Being unbeatable requires a lot of hard work. To be the king in any given field, one must exert much effort and take measures beyond anybody else. In the world of tennis, no one denies the Swiss legend fails and wins in his sport. Here are 10 lessons Roger Federer wants you to learn on how to fail, win in Wimbledon and rule the world later on.
Currently ranked No. 3 in ATP Rankings, Roger Federer was able to conquer the world of tennis. He succeeded in his sport and defeated many great athletes in his career. In fact, he is labeled as one of the greatest tennis players of all time (GOAT).
Since he started in 1998, his successes are continuously recognized until 18 years in the world of professional tennis. He might be in his age to retire but he still remained active and participative in any major events like the recent Wimbledon 2016.
Roger Federer never feared failure.
It doesn’t matter he fails or not as long as he plays his game by heart full of passion and commitment to finish every tournament he started. Andy Roddick mentioned that his lax and cool nature as an athlete made him terrify other athletes. Consequently, he has lived his longevity and remained on top of the world.
He turned challenges to opportunities.
He never treated setbacks as a sign of weakness but a sign of opportunity to boost and to improve his strategy in a match. He worked harder and focused more instead.
He focused on his own strengths.
Learning one’s strengths is the most courageous act anybody can do. But only a few does. The Swiss legend once told that as long as he is doing the right thing, he doesn’t have to worry about.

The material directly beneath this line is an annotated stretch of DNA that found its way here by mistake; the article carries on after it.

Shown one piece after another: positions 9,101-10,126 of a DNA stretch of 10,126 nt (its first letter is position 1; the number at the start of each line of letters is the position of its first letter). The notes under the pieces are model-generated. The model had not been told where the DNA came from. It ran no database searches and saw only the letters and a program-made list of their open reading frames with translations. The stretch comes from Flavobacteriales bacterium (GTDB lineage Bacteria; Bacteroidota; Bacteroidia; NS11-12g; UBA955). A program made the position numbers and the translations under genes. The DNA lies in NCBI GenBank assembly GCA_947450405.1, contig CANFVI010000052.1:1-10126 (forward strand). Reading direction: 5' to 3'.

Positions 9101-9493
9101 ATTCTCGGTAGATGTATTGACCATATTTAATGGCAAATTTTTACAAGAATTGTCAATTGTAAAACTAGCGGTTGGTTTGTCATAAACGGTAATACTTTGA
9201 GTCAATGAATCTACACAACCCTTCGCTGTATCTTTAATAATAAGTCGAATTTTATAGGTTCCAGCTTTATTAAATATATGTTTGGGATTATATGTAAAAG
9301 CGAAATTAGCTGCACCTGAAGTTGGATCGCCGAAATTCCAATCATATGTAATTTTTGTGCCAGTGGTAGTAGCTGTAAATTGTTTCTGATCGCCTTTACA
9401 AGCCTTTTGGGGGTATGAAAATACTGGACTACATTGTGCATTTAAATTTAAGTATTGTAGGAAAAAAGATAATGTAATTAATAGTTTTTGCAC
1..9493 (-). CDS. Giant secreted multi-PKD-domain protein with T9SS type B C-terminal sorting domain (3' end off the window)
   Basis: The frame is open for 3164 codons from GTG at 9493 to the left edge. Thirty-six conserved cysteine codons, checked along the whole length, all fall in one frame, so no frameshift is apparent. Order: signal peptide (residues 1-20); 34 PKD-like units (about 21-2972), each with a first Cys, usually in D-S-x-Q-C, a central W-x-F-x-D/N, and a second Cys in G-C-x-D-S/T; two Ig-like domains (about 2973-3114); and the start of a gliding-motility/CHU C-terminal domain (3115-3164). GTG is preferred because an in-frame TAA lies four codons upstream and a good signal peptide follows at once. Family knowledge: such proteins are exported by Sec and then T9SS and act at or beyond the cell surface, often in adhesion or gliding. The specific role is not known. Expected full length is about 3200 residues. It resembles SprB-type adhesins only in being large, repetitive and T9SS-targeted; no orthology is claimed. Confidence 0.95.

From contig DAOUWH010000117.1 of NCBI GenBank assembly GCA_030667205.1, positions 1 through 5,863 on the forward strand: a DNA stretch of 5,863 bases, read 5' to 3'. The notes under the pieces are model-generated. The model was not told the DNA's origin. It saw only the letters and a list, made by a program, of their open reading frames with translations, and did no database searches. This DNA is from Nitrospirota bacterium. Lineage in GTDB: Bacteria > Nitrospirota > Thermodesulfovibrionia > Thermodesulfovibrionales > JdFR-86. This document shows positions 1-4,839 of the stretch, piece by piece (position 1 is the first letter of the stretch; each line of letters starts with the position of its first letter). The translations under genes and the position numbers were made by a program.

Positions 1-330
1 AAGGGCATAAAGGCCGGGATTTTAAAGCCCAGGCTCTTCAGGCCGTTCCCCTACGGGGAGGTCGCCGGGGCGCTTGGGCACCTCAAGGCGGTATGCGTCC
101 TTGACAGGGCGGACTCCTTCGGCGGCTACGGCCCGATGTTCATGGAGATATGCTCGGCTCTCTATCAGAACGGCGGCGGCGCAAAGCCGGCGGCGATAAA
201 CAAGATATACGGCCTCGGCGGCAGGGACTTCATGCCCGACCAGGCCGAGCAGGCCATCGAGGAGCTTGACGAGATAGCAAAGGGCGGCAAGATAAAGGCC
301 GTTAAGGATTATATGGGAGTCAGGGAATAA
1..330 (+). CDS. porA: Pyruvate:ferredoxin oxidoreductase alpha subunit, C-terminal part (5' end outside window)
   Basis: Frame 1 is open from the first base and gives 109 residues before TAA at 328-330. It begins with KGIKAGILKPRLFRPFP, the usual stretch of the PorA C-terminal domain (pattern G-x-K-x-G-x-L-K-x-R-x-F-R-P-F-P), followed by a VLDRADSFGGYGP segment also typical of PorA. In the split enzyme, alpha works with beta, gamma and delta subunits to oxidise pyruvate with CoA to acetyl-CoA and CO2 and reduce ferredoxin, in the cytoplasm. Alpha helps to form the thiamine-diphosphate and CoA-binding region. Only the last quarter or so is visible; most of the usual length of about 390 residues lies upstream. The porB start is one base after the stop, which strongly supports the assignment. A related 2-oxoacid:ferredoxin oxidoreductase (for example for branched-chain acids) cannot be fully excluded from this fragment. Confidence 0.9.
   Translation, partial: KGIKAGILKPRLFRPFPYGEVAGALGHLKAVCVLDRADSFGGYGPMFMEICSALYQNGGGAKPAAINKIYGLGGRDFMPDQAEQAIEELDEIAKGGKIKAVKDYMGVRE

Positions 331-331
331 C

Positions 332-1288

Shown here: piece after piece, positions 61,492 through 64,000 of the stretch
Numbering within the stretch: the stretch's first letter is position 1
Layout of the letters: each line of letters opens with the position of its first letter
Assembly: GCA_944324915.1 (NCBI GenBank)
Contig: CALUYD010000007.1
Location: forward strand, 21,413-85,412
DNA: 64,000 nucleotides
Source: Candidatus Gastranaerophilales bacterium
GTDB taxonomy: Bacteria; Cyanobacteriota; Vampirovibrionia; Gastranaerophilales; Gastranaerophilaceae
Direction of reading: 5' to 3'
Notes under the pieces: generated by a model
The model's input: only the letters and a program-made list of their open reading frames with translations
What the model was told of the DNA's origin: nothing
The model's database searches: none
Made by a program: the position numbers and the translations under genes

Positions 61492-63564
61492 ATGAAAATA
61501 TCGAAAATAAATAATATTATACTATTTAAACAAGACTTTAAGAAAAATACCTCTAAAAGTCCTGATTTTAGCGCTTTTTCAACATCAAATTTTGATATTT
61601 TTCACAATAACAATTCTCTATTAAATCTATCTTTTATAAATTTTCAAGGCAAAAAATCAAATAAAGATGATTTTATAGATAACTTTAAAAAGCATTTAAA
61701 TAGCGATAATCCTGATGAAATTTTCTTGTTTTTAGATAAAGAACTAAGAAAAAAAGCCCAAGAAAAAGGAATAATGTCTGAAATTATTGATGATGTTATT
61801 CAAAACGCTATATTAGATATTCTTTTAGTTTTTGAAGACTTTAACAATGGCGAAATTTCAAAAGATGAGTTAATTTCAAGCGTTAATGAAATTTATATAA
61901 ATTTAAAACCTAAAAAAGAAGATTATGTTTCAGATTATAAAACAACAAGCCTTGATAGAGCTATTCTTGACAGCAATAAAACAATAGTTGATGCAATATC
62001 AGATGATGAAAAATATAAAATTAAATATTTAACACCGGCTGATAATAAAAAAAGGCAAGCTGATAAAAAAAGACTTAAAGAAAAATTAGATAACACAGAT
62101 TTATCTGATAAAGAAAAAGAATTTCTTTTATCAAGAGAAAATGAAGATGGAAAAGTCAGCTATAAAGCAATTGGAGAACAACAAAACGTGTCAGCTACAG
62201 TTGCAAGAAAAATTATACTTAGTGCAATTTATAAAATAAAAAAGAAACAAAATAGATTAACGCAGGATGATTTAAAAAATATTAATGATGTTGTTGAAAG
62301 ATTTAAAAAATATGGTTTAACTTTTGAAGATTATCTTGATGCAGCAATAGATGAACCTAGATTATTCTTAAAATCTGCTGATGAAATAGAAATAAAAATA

He stayed relevant.
He might be in his early 30s now, but he is still able to play against great tennis players younger than him. His body might not be as active as he was and might be prone to injuries more than he was. Yet, he remained vigorous and beat younger athletes.
He mastered confidence and self-control.
Former American Grand Slam champion, Andy Roddick, admired his composed aura in every tournament. Compared to him, he was able to control his emotions. Hence, it is obvious if anyone stayed control to his self despite the gushing emotions inside, focus is retained.
He is focused.
No one can be on top when someone is too distracted with many things. In order to bull’s eye one’s goal, he has to be focused on that. If not, he won’t be able to catch up.
With Roger Federer’s case, if he allowed the retirement rumors to sink in his mind, he would’ve done that ages ago. But he didn’t. He remained his focus on playing until the right time comes for him to stop.
He worked harder than ever.
This does not mean everyone should be burnt out to be successful. It means to say, anyone should be strategically smart to succeed. In simpler terms, work smarter, not work harder. In every game, Roger Federer worked hard to be on top. Every athletes know that. In just two years, he defeated a lot of tennis players and became one of the top 10 GOAT players of all time.
He is humble.
Remember the Marcus Willis’ story? After he won against the Cinderella man, he stayed aside and cheerfully acknowledged the crowd cheer not for him, but for Willis.
He is flexible.
During his early years in the sport, Roger Federer knew he had to adapt the world tennis system to succeed. Thus, he adapted the tournament’s optimum strategy to defeat Mark Philippoussis in 2003 Wimledon finals and won his first trophy.
He never forgot where he came from.
That one thing many fans loved about Roger Federer is his acknowledgement of an unending training and practice in his sport. He was never complacent and always prepared. By looking at his status now at 34, he keeps on working hard to compete like he did 18 years ago.
If you want to succeed, take these lessons Roger Federer wants you to learn and win the life’s game. Later on, you’ll rule the world like him.
Photo courtesy: Instagram.com/@rogerfederer